Those of you who are long-time listeners of the Puck Podcast may remember that I used to do a Ducks blog for another hockey website and that through the years I’ve had posted blogs sporadically here on my page. As a writer at heart I’ve missed blogging and the discussions that it can create. As the traffic on our website has increased and the discussions in our forums has followed suit I decided it would be a perfect time to begin blogging more often so that’s just what I intend to do.
As I mentioned on the June 13th episode of the Puck Podcast I will be posting a NHL Year In Review blog on Wednesday, June 17th. However, when I got home from recording the podcast I realized that I couldn’t wait that long to start blogging again so I sat down at the computer and began to write. What came out is below but before I get to that I want to let you know a couple of things.
First, I encourage your feedback. I love talking hockey and I understand that many of you will disagree with my opinions on one topic or another. That’s fine. In fact, that’s great. Please click on the “Leave a Comment” button at the top of this post and let me know what you think. Second, I hope you will become a regular visitor. Beginning with my NHL Year In Review blog I intend to post a blog every Wednesday. The blog will be a place for me to post thoughts, links, and observations of the NHL and will act as a supplement to the Puck Podcast which Eddie and I will continue to record every single Saturday all year long.
So, without further ado, here’s a look at the questions I find most intriguing as the NHL’s offseason begins:
1. Where will the Phoenix Coyotes play?
We all know the details concerning the Phoenix Coyotes and their potential sale/relocation to Hamilton, Ontario. The only left to determine is…everything. We still have no idea who will own the team, where they will play, what they will be called much less what they will do to improve their roster. While the other 29 teams are focusing on things like the draft and free agency the Coyotes have much more important things to figure out before they concern themselves with actually building a roster that fans in either Phoenix or Hamilton would care to see play.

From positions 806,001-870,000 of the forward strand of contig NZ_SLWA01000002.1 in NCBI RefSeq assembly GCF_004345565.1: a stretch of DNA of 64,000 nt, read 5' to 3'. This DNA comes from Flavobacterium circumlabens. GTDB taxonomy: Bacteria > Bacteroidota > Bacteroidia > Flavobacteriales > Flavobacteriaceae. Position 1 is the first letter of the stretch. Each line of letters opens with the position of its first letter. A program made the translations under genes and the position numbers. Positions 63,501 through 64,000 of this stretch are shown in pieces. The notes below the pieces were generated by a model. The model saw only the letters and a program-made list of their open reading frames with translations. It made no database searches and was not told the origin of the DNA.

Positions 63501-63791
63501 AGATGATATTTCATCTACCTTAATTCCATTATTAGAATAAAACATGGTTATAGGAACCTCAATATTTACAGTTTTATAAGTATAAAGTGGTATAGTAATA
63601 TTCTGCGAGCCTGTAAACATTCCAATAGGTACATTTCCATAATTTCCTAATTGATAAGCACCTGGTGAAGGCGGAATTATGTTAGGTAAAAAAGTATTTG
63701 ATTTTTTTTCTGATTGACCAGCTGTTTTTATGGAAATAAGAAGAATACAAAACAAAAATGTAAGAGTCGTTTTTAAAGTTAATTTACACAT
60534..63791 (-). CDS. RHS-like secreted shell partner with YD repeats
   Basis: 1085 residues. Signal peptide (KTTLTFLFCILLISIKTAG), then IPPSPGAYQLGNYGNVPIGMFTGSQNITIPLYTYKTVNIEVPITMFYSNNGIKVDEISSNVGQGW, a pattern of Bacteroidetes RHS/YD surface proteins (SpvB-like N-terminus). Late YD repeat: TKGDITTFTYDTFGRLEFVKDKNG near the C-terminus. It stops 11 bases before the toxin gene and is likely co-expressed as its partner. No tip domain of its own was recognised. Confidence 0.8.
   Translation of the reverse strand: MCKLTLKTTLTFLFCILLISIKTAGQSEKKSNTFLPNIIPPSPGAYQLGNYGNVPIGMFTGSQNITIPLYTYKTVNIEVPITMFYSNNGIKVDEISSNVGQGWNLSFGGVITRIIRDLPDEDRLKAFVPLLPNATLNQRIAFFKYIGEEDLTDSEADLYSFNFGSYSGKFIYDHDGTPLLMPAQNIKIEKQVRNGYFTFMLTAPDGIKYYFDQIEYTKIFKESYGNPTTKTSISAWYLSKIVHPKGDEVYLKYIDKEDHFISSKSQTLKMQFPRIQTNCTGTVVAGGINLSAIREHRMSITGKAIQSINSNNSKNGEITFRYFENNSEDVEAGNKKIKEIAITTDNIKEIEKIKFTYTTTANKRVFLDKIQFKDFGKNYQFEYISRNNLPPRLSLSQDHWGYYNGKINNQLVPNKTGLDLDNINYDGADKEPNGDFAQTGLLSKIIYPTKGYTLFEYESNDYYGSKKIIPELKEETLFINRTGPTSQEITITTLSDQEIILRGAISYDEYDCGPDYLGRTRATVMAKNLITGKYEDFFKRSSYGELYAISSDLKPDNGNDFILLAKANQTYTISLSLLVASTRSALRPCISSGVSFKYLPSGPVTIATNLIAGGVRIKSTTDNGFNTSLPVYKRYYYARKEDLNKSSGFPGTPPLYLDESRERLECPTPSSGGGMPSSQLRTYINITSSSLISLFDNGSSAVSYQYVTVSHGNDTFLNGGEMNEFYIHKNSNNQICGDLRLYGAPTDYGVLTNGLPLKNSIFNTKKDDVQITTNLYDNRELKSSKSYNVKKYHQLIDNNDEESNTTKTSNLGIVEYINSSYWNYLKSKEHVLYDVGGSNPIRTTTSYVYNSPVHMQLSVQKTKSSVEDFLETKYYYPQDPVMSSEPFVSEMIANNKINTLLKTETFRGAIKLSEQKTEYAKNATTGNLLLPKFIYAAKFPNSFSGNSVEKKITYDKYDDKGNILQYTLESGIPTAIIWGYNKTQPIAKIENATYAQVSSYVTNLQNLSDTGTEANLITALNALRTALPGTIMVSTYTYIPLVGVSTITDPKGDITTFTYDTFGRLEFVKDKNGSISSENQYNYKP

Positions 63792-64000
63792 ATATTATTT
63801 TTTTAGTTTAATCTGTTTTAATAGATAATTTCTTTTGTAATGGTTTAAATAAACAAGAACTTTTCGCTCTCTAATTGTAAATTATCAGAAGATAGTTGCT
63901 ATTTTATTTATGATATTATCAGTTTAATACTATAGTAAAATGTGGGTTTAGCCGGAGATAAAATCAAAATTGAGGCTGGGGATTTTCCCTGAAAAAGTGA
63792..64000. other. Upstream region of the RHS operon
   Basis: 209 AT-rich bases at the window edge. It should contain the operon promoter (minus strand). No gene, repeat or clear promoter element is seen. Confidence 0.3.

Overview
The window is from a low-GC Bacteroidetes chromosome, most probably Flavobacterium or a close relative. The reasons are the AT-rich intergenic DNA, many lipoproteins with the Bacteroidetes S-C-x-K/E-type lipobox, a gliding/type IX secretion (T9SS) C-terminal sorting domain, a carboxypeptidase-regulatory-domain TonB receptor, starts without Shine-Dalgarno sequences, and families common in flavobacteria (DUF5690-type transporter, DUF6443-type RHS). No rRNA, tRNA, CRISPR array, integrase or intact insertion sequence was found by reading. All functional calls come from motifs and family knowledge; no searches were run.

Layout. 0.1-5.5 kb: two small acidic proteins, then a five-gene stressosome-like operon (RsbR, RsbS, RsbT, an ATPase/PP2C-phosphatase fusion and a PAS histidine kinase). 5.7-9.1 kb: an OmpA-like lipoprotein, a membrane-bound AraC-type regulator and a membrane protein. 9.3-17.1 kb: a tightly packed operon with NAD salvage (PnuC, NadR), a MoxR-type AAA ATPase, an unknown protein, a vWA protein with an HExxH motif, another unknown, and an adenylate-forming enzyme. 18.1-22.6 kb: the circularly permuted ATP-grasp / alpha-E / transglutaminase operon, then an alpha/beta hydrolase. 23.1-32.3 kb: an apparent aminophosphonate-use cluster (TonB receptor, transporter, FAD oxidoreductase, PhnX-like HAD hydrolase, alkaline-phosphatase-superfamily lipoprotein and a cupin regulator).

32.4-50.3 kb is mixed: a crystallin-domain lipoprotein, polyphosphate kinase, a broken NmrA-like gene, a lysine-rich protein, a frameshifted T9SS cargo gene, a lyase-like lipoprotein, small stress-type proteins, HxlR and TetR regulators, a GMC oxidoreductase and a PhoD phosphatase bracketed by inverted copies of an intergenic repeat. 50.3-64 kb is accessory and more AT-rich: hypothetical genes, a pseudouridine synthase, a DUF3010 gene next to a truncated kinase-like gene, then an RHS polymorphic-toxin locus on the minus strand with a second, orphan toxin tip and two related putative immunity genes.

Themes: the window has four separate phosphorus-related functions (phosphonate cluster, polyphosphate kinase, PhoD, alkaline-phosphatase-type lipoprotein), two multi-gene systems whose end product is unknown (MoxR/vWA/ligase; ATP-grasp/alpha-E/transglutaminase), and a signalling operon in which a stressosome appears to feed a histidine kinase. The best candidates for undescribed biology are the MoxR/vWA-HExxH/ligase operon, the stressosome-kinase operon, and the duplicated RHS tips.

If you’re a regular listener of the Puck Podcast then you know that I am against relocation of NHL franchises in general. I wasn’t happy to see the North Stars, Jets, Nordiques, or Whalers move because I believe the fans in each of those cities deserved better. The NHL corrected their mistake by putting a team back in Minnesota but Quebec, Hartford and Winnipeg are still without an NHL franchise and in the case of Quebec are still without so much as an AHL team to support. I would hate to see the same happen to Phoenix. Say what you will about the fan support, or lack thereof, of the Coyotes the fact is that there are many diehard fans of that team in the Phoenix area and they do not deserve to go from being an NHL city one day to being an ECHL city the next.
Instead what I’d like to see is the NHL continue their commitment to the 30 NHL teams we have now and to let the sport grow in each community. If you take a look at a map of North America and put pins in each NHL city you will see that fans throughout the continent have an NHL team in their region to cheer for and/or support. That also means that NHL games will be on television in their area and that they will have a chance to see the sport on a regular basis. That’s a great thing and one that would be lost if the Coyotes were to move. It would be one thing if we were talking about the Devils, Senators, Rangers or Islanders – those teams could move and the fans in those areas would still have a team within a reasonable distance to support.